In order to get the Infinitton up and running, one first has to install the Infinitton Smart Editor (ISE) software. ISE pulls double duty as the driver for the Infinitton device, and is also the tool used to program the keys with various functions and graphics.
Six functions are supported by ISE:
-Text String: This one is fairly self explanatory. This function stores a chunk of text, and pressing pressing a button with an assigned Text String will copy the stored text into the field.
-Macro Key: Gamers will be familiar with Macro Keys, however, ISE’s options for macros are somewhat limited. While the software’s macro editor will recognize key holds and sequences, it lacks more advanced macro creation features. More importantly, there doesn’t appear to be any way to define key hold times, nor delays between presses. There’s also no way to edit a macro once made, which means that correcting any mistakes requires starting over on the macro.
-Hotkey: Because of the limitations of ISE’s macro editor, I found the Hotkey function to be far more direct and useful. In the end, I easily used Hotkeys more than anything else in my time with the Infinitton. A Hotkey is fairly simple; It inputs a keypress or combination of keypresses that the user has defined. For example, if I need to access the Task Manager often, I would create a Hotkey that enters “Ctrl-Shift-Esc” so I could open the utility with one keystroke. Or if I simply wanted my numpad keys to my left, I could map them all to the Infinitton as Hotkeys.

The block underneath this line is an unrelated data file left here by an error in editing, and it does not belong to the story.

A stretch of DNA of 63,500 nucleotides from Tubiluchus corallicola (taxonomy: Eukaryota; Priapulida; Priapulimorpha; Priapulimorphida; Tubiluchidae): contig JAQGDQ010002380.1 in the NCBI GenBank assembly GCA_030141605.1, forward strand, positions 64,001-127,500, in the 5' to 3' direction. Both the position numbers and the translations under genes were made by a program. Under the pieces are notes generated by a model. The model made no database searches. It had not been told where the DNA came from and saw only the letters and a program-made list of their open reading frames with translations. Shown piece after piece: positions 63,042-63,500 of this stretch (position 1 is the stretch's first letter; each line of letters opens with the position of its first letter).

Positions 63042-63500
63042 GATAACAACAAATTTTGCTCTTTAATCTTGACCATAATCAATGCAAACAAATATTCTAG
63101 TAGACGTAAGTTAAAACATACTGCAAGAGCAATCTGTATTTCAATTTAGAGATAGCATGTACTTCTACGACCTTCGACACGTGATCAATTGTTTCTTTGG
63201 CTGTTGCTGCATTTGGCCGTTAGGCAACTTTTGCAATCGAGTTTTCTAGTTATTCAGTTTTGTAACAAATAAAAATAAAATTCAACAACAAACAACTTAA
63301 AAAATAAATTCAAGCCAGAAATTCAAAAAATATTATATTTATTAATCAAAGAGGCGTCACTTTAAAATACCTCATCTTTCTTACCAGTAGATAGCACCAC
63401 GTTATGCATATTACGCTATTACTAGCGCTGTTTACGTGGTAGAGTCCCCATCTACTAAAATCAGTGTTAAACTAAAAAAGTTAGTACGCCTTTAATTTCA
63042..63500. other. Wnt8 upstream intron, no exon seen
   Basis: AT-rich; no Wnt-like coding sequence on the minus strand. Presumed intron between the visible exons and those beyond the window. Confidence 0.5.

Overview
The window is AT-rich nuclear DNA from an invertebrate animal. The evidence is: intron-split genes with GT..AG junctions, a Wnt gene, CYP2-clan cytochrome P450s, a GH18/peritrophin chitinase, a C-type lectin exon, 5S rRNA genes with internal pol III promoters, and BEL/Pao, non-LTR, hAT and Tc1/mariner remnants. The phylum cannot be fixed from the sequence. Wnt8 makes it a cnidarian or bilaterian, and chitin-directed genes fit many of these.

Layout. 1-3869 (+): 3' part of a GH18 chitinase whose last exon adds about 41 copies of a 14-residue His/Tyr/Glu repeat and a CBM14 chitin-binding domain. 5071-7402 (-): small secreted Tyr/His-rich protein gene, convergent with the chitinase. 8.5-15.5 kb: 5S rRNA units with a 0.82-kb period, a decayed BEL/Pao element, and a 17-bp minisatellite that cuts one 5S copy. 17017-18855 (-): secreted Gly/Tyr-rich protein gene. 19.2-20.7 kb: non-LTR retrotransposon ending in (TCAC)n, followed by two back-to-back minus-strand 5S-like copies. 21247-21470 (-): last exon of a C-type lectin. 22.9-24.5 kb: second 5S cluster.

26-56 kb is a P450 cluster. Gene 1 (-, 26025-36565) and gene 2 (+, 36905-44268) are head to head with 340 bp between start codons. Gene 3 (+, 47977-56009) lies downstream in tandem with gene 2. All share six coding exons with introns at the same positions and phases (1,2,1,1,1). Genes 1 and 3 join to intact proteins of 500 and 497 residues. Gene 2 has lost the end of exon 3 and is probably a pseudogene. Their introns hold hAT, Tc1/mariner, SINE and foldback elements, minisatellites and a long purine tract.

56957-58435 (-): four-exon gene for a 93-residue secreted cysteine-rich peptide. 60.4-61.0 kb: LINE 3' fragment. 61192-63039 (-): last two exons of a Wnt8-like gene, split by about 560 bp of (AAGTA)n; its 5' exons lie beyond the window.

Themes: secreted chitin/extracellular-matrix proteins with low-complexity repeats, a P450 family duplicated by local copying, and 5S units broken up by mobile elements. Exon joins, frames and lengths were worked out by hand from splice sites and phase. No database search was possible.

-Website: This one is also pretty self explanatory. A key set to the website function will launch your default web browser and navigate directly to the user-defined URL.
-Launch: Launch allows you to open a program or a file path. There’s the option to open a browser window to select a path, but ISE will also scan your system for installed applications.
-Folders: Folders are unique in that they aren’t functions in the same sense the other options are. While the other functions all generate some kind of input, folders really only exist on the keypad itself. A folder can hold other functions in it, meaning you can have more functions on the Infinitton than just the 15 buttons on the home screen. Pressing the assigned button opens the folder, revealing up to 14 more functions inside. (One function becomes the “Back” button, which can be moved but not deleted.) If I did my math right, that means the Infinitton can support up to 210 programmed functions. Whether that’s enough buttons might be a little more subjective, but speaking personally, folders didn’t prove to be as robust an organizational tool as I would have liked. Folders can only be “one deep,” meaning you can’t have a folder within a folder. I do wish folders could be layered, even if there was still some kind of maximum overall cap in place.